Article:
Culturally, humans don’t care for what we don’t value, so when you find yourself planning a kitchen renovation or a redecoration project – it’s because you truly value your space, your home, and the lifestyle it allows you to keep.
With valuing something also comes FOMO – fear of missing out. It can become difficult to perfectly define your new kitchen style, simply because you care about the end result.You may find you struggle to pin down colours, moods, design layouts, or even fixtures.
If you’re dedicated to defining your kitchen style, you’ll need to stick to a defined set of parameters and stay on the straight and narrow to incorporate the design elements you need to perfectly curate the vision in your minds eye.
Classic rustic or country kitchens are some of the easiest to define as they rely heavily on rough, organic materials and textures to portray an essence of rustic style. With wood at the forefront of the rustic kitchen design arsenal, you can utilize rough sawn lumber fraught with gorgeous imperfections and evidence of workmanship to help exaggerate the character and tenacity of your newly defined space.
Consider a butcher block countertop as a focal point that borrows from the wood motif, and steer clear of too many bold and bright paint colours – let the wood speak for itself – there’s an identity in the rings and grain of wood that has a voice you won’t want to cover up.
To round out the style, stone offers a relatively adaptable, inexpensive, and versatile organic material for accents, flooring – and for the brave – even countertops. Its rough, chiselled aesthetic help to hone in on an energy of simple austerity.
These days, what used to be referred to as an industrial kitchen could be called a ‘hipster’ kitchen, effortlessly combining elements of both industrial elements and evidence of man-made mechanization, with warm woods and elements of rustic kitchen sensibilities as well — think of the incredible coffee shop style kitchens you’d regularly see in urban hot spots like NY, Vancouver, Toronto, or LA.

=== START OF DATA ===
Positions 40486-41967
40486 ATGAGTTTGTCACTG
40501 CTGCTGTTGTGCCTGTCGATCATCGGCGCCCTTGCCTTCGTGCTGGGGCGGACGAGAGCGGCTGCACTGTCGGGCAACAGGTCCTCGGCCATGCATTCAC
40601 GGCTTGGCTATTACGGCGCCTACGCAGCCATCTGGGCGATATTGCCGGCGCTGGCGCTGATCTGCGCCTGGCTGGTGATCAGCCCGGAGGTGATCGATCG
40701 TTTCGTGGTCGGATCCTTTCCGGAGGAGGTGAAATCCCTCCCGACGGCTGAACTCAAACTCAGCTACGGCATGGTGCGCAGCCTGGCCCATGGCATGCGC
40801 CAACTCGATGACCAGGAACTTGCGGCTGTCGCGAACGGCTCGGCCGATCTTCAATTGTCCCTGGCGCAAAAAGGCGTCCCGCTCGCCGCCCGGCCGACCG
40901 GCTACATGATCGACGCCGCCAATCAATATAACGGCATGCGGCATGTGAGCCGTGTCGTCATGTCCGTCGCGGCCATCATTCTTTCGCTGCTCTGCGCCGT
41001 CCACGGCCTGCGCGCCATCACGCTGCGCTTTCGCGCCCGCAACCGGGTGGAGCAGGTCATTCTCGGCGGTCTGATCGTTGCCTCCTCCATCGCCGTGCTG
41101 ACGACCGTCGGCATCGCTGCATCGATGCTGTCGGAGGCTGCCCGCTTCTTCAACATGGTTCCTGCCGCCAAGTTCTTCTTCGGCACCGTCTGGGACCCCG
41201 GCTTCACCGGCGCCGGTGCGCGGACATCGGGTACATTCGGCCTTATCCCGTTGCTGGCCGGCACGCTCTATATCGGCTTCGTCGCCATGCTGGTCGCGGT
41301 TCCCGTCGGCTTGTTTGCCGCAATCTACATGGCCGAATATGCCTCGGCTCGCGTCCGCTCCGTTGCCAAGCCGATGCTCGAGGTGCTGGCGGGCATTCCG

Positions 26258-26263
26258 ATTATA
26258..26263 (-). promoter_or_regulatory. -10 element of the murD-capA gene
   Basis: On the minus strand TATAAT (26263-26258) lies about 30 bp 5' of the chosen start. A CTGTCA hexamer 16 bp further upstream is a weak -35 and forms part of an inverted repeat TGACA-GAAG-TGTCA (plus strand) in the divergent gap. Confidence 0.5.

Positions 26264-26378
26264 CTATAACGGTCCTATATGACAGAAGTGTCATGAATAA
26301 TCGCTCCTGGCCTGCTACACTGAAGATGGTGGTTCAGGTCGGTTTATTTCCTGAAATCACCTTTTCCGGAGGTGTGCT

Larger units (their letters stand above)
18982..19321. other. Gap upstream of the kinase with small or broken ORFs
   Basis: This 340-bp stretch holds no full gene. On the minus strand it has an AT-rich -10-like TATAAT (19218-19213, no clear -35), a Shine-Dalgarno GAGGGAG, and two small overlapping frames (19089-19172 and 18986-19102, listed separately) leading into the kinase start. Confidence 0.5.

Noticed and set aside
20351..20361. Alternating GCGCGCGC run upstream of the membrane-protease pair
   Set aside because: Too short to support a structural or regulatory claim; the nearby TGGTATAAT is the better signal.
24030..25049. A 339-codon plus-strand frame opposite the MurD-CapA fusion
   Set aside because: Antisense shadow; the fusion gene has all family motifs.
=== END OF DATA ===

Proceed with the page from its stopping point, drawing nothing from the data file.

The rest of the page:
Industrial spaces are typically vast, open spaces with minimal obstructions featuring clean, straight lines. They can feature exposed beams – either steel or wood – and other exposed materials reminiscent of the industrial revolution or a skilled tradesperson influence, like brick and mortar, concrete, or steel cladding; evidence of time spent manually building is key to an industrial design.
Stainless steel or wood countertops can help accent concrete or wooden floors, often with many visible imperfections, to help round out the look.
Modern & Minimal
Much like industrial spaces, modern kitchen spaces are clean, open, linear, and even geometric in their approach to minimalism and clutter-free style.
This popular design mantra is typified by a distinctly monotone colour schematic, with bold and eye-popping bursts of colour. Ample natural light is key to maintaining an element of openness, and newness, so large uncovered windows are the norm to help the space feel larger and breezier than it really is.
Cabinetry, countertops, and flooring in modern and minimal spaces always lack the texture, character, and organic identity of rustic and traditional kitchens, and prefer simple, flat panels with alarmingly simple and functional hardware, handles, and fixtures. The style is dominated by clean and sterile materials like stainless steel – both as countertop material and for appliances – stone, and other high gloss textures like quartz, and solid surfacing.
This one can be tricky to iron out. Traditional kitchens are contemporary in scope, eclectic by nature, and ambiguous because they can conform and adapt to a slew of varying design sensibilities. If your personal taste bounces all over the design spectrum, a traditional kitchen is likely a good design to investigate in greater detail.
Traditional kitchens boast wooden cabinetry and furniture with a moderate amount of detail, contrary to their rustic cousins. Countertops in these spaces are usually a stone – such as a granite, quartz, or even marble with a natural finish, rather than a white, high-gloss surface. To help define your kitchen space, you should keep away from modern and industrial materials like stainless steel and concrete, and seek to include more natural materials in your redecoration.
There’s a process at play when trying to define your kitchen’s style, and it means discovering what attracts you, and under what circumstances you were exposed to those traits. It can be difficult to stick to one design with so many great options available today, but it’s a very rewarding experience when you stand back to find you’ve pegged down your ideal kitchen design perfectly.